How to prevent hypoglycemia?People with diabetes should always have ready access to emergency supplies for treating unexpected episodes of hypoglycemia. These supplies may include candy, sugar tablets, sugar paste in a tube and/or a glucagon injection kit. A glucagon injection may be given if a hypoglycemic patient is unconscious and cannot take sugar by mouth. For diabetic children, emergency supplies can be kept in the school nurse's office. People with diabetes should carefully follow their
regimen of diet, medication, exercise, and blood glucose monitoring and should always carry some fast-acting carbohydrate (glucose tablets, hard candies, gumdrops, or fruit juice) to consume at the first sign of symptoms. Also, people with diabetes who use insulin should never drive or travel in a car, plane, or train without having some sort of carbohydrate food (such as peanut butter crackers) available for a snack.
Those who experience postprandial hypoglycemic episodes should eat five or six small meals a day that are low in simple carbohydrates and high in protein, fat, and fiber. In patients taking insulin, drinking alcohol can lead to an episode of hypoglycemia. Patients with diabetes should discuss with their doctors how much alcohol, if any, they can drink safely. Alcohol can cause serious episodes of hypoglycemia even when insulin was taken hours before. People with diabetes should be very aware of this possible problem if they decide to drink.
Any person at risk of hypoglycemic episodes can help to avoid attacks by learning about his or her condition and sharing this knowledge with friends and family members. The person also should eat at regular times during the day, never skip meals and maintain a consistent exercise level. Like people with diabetes, nondiabetic people with hypoglycemia should always have ready access to a source of sugar. As a safety backup, a doctor may prescribe a glucagon emergency kit for nondiabetic people who have a history of becoming disoriented or losing consciousness from hypoglycemia.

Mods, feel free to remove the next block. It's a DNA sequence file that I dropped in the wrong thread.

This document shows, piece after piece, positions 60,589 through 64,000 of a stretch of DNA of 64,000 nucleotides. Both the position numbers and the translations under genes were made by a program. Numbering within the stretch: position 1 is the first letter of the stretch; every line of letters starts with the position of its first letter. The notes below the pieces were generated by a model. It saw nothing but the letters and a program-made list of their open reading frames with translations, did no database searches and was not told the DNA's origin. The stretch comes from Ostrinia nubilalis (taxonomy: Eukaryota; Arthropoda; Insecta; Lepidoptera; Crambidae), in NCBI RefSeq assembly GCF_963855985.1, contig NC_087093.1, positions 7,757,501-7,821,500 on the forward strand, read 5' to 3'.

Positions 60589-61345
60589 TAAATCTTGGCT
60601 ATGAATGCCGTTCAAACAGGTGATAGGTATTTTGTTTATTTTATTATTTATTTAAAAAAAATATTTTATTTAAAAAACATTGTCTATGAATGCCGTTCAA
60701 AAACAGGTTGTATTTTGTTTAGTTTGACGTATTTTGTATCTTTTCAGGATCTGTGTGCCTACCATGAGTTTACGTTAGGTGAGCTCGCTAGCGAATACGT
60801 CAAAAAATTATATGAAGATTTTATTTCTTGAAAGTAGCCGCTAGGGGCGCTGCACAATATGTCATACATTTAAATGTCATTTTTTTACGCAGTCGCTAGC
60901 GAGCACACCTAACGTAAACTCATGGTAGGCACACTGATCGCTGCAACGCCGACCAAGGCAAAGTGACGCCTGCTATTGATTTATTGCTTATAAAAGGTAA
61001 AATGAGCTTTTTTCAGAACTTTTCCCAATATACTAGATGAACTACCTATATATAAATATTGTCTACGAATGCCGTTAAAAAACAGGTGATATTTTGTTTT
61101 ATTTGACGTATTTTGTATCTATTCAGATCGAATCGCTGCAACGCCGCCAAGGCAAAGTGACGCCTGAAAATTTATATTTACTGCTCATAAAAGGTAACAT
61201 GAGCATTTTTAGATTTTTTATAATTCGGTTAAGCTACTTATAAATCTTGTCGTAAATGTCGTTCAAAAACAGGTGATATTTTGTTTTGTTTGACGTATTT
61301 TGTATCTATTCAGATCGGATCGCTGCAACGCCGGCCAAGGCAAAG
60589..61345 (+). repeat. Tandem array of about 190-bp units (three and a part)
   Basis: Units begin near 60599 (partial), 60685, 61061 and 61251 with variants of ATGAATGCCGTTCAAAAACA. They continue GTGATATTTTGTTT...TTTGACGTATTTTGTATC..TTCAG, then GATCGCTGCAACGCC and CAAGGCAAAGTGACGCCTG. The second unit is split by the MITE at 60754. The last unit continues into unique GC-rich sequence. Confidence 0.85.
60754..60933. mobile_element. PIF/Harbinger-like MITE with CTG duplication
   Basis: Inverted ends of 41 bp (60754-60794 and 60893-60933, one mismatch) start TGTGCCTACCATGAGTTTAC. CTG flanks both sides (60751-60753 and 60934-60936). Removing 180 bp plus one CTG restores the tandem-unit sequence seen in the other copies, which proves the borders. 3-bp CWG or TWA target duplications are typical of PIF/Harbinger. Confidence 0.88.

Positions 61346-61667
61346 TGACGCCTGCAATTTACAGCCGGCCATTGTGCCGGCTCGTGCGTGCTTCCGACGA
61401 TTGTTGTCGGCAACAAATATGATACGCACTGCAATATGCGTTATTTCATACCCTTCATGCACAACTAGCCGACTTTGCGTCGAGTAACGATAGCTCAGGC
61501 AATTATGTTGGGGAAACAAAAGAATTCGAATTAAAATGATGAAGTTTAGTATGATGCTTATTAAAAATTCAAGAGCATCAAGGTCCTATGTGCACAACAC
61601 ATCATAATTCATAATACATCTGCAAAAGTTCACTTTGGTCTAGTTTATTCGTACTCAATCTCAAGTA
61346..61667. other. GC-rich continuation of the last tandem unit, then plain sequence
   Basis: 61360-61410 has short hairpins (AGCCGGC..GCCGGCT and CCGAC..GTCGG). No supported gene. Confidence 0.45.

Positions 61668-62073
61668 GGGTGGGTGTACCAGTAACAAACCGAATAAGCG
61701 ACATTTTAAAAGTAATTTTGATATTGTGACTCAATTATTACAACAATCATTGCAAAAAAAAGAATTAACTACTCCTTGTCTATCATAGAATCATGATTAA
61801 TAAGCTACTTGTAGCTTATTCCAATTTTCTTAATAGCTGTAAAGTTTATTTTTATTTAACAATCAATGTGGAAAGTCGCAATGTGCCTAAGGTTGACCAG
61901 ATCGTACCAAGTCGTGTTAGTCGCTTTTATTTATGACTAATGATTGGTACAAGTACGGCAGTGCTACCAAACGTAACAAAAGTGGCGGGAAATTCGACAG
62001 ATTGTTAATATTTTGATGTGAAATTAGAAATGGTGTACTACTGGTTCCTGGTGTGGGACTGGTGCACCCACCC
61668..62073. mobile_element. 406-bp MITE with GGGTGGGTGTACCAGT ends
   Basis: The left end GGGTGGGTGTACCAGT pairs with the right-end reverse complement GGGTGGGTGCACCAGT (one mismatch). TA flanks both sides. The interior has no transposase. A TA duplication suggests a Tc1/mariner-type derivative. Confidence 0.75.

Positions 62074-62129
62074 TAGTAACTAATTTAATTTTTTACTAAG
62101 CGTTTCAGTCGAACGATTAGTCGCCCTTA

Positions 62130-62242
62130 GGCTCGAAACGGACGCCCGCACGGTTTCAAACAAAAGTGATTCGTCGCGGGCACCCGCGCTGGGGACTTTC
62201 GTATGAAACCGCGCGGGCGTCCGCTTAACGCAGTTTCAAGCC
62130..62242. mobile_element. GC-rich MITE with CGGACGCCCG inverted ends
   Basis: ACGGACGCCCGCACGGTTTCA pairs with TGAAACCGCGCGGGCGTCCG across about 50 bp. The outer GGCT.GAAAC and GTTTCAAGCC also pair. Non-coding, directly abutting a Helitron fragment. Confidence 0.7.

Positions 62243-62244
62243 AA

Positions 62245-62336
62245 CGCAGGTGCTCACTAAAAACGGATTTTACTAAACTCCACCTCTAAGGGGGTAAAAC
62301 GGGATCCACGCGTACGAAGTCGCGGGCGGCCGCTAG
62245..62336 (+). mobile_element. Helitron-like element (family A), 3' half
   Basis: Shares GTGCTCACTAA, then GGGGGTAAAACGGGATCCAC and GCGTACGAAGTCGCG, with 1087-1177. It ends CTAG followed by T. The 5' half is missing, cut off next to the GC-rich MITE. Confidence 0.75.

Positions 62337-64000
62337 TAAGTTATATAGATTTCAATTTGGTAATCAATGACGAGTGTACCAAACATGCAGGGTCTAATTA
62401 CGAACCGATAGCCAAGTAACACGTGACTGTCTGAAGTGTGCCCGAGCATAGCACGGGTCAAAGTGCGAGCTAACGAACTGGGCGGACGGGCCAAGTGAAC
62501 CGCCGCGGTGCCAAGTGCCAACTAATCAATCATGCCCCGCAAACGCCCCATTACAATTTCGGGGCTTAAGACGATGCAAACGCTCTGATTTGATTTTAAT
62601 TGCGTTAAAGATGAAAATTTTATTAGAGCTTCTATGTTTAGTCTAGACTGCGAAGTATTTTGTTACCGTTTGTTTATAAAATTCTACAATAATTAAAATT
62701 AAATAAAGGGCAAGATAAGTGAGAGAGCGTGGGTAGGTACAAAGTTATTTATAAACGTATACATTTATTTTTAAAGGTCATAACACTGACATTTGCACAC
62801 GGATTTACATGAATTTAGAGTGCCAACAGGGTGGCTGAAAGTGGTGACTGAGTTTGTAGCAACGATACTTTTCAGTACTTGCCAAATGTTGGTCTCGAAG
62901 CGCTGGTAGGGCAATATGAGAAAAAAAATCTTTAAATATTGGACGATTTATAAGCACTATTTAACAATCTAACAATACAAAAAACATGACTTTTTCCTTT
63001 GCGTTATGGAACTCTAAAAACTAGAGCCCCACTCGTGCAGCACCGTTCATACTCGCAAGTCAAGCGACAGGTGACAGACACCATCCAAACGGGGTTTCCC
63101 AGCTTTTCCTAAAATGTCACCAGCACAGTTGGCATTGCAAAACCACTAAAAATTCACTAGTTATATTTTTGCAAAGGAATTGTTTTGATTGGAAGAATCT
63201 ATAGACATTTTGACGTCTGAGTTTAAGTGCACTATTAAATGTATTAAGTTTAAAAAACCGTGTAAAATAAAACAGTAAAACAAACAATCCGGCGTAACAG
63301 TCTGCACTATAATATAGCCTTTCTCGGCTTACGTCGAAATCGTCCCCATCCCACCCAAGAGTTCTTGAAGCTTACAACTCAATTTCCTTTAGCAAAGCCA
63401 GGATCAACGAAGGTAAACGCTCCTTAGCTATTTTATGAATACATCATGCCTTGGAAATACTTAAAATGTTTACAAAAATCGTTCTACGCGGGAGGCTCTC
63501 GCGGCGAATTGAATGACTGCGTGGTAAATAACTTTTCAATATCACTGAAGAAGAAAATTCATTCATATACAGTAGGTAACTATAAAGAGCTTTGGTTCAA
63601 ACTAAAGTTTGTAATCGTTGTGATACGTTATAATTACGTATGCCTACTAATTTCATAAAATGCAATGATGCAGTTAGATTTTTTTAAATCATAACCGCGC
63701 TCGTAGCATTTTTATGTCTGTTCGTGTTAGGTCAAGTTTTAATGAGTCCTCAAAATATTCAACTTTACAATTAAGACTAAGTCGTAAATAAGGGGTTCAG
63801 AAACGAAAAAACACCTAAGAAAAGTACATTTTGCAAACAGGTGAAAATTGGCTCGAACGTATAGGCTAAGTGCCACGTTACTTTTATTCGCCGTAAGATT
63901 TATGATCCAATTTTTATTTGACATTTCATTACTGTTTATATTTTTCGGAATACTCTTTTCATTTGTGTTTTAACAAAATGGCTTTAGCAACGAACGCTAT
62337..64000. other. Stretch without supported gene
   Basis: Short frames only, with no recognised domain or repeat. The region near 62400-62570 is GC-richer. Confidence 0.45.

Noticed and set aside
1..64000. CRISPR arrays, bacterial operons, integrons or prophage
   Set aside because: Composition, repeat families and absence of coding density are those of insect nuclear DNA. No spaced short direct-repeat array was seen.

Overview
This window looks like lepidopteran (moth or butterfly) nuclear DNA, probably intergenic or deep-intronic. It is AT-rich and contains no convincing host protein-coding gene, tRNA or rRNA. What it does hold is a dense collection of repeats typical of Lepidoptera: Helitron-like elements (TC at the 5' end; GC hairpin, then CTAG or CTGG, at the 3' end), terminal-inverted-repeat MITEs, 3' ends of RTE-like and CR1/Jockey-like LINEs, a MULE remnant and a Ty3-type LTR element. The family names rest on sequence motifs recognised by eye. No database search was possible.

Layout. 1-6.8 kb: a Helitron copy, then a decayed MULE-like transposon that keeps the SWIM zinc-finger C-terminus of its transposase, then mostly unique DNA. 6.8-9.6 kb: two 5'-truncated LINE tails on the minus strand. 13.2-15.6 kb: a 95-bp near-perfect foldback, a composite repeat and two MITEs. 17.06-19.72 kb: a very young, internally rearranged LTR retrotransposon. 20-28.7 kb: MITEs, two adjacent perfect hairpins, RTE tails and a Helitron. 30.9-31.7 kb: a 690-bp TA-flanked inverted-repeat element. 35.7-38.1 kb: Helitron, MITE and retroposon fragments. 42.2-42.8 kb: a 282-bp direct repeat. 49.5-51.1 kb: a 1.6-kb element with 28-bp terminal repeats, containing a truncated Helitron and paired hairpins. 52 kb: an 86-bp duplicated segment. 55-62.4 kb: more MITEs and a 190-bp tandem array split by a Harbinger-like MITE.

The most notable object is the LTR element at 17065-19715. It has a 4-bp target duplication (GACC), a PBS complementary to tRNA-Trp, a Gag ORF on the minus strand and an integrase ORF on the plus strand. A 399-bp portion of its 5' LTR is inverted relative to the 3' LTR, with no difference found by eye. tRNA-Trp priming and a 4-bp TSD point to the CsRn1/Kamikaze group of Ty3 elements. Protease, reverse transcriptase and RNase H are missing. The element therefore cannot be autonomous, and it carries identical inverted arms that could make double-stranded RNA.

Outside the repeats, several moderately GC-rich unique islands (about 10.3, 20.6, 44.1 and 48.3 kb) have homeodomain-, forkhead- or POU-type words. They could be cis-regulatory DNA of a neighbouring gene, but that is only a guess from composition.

Pregnant diabetic women should maintain careful control of their blood sugar. Gestational diabetes is recognized by repeat testing of expectant mothers. Upon delivery, routine blood sugar levels are obtained from the infant until the period for hypoglycemia is past.
More information on hypoglycemiaWhat is hypoglycemia? - Hypoglycemia is a medical term referring to a pathologic state produced and usually defined by a lower than normal amount of sugar (glucose) in the blood.
What causes hypoglycemia? - The main cause of hypoglycemia is intentional or accidental overdose of antidiabetic medication, insulin or oral drugs.
What is reactive hypoglycemia? - Reactive hypoglycemia is a condition in which the symptoms of low blood sugar appear 2 to 5 hours after eating foods high in glucose.
What reactive hypoglycemia diet is suggested? - Individuals with reactive hypoglycemia respond favorably to high-carbohydrate, high-fiber, restricted-simple sugar diets.
What is fasting hypoglycemia? - Fasting hypoglycemia, which most commonly occurs among people with diabetes when too much insulin is administered, is potentially very dangerous.
What are the symptoms of hypoglycemia? - Mild hypoglycemia can cause nausea, a jittery or nervous feeling, cold and clammy skin, and a rapid heartbeat. Severe hypoglycemia can lead to loss of consciousness, seizures, and coma.
How is hypoglycemia diagnosed? - A low sugar level in the blood found at the time a person is experiencing typical symptoms of hypoglycemia confirms the diagnosis in a person without diabetes.
What're the treatments for hypoglycemia? - The symptoms of hypoglycemia are relieved within minutes of consuming sugar in any form, such as candy or glucose tablets, or of drinking a sweet drink.
How to prevent hypoglycemia? - People with diabetes should always have ready access to emergency supplies for treating unexpected episodes of hypoglycemia.